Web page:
Italian non-acute facilities facing COVID-19 emergency
COVID-19 has affected not just hospitals and acute services treating infected patients, but the entire Italian healthcare system. In the recent HIMSS webinar ‘Italian non-acute facilities facing COVID-19 emergency,’ chair Nevio Boscariol, head of finance, services and management at ARIS, opened up the discussion to those in rehabilitative and residential care. They spoke of their experience of national virus containment measures and the use of non-hospital facilities as isolation areas for COVID-19 patients.
WHY IT MATTERS
As discussed by Maria Gigliola Rosignoli, CMO at Istituti Clinici Scientifici Maugeri, the impact of the crisis varied significantly between regions. After the virus spread amongst hospitalised patients, particularly in Lombardy, Piedmont and Liguria, it was imperative to segregate confirmed and negative cases in rehabilitation facilities to ‘clean’ and ‘dirty’ areas while simultaneously implementing new care measures at pace. In the region of Marche, this necessitated the limitation of staff to discrete areas or departments, incurring extra costs and postponement of non-urgent treatments. The increased need for rehabilitative care post-peak meant reactivating pre-crisis rehabilitation structures, particularly for lung and respiratory health. Reopening services put on hold due to COVID-19 while maintaining the elevated safety and sanitation standards necessitated by the crisis is also currently a key consideration.
Aside from the reorganisation of care structures, health organisations across the country had to provide staff with digitally-coordinated training on the new measures, such as appropriate use of PPE and correct care procedures. Patrizia Potente, Marche regional directorate at KOS, noted that this coincided with the challenge of acquiring sufficient PPE, impacted by non-delivery of suppliers. One of the main difficulties across non-acute sectors, identified both by Rosignoli and Massimo Molteni, central medical directorate at La Nostra Famiglia, was coordinating a singular response across regions with different needs and directives. Potente pointed out that the national directive to place negative patients in rehabilitation facilities was difficult to coordinate with private facilities.
The response in residential care facilities was very different. Both Andreina Rovescala, MD of Torre della Rocchetta – GVM, and Sandro Elisei, CMO of Istituto serafico di Assisi, highlighted how their facilities initiated lockdown early, before any cases were confirmed. These preventative decisions, along with rigorous internal precautionary measures, training initiatives and thorough testing, successfully curtailed any positive cases from developing in the facilities. “The most complicated phase for us was managing the relationships between our patients and their family members,” stated Rovescala. “In this phase, our team of psychologists played a central role, working a lot with the help of video calls, group chat between patients and family members.”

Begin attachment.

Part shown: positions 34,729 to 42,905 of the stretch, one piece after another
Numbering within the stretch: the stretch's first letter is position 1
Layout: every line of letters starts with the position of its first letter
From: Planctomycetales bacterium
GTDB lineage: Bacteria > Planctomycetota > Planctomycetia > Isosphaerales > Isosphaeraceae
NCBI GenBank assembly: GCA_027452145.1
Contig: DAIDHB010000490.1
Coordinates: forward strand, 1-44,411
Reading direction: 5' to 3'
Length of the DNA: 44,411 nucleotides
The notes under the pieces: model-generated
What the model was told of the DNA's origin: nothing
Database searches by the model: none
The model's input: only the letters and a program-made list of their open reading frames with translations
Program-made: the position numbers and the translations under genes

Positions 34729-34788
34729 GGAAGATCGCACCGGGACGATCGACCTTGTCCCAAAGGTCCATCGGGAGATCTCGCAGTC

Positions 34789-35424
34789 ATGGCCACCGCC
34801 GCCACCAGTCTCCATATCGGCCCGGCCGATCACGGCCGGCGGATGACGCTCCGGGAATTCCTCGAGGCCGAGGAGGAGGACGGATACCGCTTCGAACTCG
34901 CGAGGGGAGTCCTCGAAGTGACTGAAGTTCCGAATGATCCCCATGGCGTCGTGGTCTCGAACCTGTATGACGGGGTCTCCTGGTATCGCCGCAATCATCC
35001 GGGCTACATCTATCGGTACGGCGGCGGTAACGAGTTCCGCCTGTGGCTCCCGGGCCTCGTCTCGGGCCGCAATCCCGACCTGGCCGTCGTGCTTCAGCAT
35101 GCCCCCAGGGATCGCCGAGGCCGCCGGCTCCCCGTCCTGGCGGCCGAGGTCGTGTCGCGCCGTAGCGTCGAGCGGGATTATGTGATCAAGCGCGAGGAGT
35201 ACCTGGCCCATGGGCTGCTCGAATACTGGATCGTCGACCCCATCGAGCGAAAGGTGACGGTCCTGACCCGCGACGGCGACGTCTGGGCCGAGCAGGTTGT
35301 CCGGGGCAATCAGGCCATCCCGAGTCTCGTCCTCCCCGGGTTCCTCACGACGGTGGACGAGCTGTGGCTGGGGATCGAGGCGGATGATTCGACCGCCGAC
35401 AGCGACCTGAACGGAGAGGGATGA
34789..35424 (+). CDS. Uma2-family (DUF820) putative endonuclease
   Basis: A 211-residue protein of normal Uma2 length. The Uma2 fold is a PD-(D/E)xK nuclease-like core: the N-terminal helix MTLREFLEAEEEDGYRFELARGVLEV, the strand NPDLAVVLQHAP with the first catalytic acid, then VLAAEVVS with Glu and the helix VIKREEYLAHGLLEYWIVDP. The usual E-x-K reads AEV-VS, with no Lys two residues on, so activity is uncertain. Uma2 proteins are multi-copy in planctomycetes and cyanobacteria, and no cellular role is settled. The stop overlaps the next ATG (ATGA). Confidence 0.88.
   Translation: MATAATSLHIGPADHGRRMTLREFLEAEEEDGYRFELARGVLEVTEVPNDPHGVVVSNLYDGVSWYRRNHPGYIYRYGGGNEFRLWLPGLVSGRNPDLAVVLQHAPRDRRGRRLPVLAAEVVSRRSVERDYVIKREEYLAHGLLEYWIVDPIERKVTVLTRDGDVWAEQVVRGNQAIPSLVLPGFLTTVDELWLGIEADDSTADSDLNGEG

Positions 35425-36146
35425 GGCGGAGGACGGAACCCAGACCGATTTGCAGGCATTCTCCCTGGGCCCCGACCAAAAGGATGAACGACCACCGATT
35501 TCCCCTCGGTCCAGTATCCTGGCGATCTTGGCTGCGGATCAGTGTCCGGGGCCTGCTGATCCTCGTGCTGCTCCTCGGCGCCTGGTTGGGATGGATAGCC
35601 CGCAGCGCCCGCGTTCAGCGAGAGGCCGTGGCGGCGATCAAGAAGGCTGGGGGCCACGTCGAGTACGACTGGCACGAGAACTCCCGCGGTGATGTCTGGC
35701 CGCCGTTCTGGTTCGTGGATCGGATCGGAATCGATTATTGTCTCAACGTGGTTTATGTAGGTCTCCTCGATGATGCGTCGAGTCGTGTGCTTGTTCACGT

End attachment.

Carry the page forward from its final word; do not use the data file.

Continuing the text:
Similar actions were taken for patients already hospitalised, such as those with severe disabilities. Patient access was severely limited and outpatient rehabilitation activities were stopped altogether, relying heavily on telehealth tools to bridge the gap. Although these measures have been effective, there is concern about how sustainable these containment methods are for hospitalised patients.
THE LARGER PICTURE
Maurizio Dal Maso, executive consultant at Istituto serafico di Assisi, highlighted the heterogeneity of the response across the non-acute sector, indicating that “the central government, regions and health trusts are not very coordinated and do not have a real chain of command defined on who does what in an emergency situation.” In response, he proposed more coherent governance structures moving forward, investment and adoption of digital care and telehealth platforms, in addition to an improved reliability of data flow.
The speakers unanimously agreed that there needed to be increased testing capabilities as well as more telehealth services and PPE availability.
ON THE RECORD
Rosignoli said: “The emergency has passed but now there is a greater need for rehabilitation follow-up. At present we have many patients recovered, therefore we are organising many post-COVID-19 rehabilitation plans, reactivating many rehabilitation structures, especially lung rehabilitation and studying specific care pathways for respiratory rehabilitation.”
Potente said: “Positive patients are currently being cared for in our rehabilitation facilities. We are practicing greater sanitisation of rooms and common spaces, as well as inpatient rooms. The use of lifts and common areas has been limited, and access to visitors has been inhibited with great effort.”
Molteni added: “Our greatest efforts were concentrated on activating and strengthening telehealth tools. We immediately understood that in order to avoid the complete lockdown of our young and complex patients (disabled, autistic, with emotional and behavioural problems) it was necessary to build a small team in charge of supporting video-conferencing with family members and remote rehabilitation services.”
Dal Maso concluded: “Let’s take advantage of what happened: redefining the procedures of our health trusts, remapping processes and digitising them. Let’s better train our staff and let’s try to be more prepared for a possible next time.”